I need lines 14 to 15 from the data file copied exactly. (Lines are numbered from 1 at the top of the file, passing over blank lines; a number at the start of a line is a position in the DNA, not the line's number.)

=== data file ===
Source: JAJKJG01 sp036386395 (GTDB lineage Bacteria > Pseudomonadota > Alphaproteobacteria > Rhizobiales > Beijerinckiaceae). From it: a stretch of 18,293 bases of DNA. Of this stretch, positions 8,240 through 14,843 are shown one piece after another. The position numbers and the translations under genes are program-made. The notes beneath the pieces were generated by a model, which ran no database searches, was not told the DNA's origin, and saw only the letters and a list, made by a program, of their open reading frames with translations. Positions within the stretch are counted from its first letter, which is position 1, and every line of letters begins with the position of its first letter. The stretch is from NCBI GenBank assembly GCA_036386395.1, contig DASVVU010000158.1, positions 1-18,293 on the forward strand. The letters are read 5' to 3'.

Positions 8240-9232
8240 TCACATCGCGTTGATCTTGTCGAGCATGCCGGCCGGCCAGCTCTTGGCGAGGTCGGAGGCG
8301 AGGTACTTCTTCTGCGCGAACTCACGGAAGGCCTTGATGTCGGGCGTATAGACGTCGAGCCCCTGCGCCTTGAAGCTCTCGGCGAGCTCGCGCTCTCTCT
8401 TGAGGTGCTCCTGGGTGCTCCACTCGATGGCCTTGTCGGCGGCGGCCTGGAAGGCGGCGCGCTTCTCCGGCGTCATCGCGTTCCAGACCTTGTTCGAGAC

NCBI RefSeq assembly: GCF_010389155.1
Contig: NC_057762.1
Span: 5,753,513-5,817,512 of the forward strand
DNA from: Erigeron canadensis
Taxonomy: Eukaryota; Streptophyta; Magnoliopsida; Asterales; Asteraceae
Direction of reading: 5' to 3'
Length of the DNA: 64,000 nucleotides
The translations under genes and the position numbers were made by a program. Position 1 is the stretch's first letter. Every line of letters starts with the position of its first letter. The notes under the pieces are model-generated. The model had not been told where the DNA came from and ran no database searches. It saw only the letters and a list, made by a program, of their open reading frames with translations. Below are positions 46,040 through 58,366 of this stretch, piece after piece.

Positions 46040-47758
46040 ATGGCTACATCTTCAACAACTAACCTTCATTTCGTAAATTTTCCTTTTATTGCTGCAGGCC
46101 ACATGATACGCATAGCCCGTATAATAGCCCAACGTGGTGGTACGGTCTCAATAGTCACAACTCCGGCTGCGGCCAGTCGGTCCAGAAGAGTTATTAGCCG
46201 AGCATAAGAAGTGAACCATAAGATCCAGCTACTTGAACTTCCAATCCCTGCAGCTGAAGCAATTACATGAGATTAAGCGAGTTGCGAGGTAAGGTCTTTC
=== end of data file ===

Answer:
Positions 46040-47758
46040 ATGGCTACATCTTCAACAACTAACCTTCATTTCGTAAATTTTCCTTTTATTGCTGCAGGCC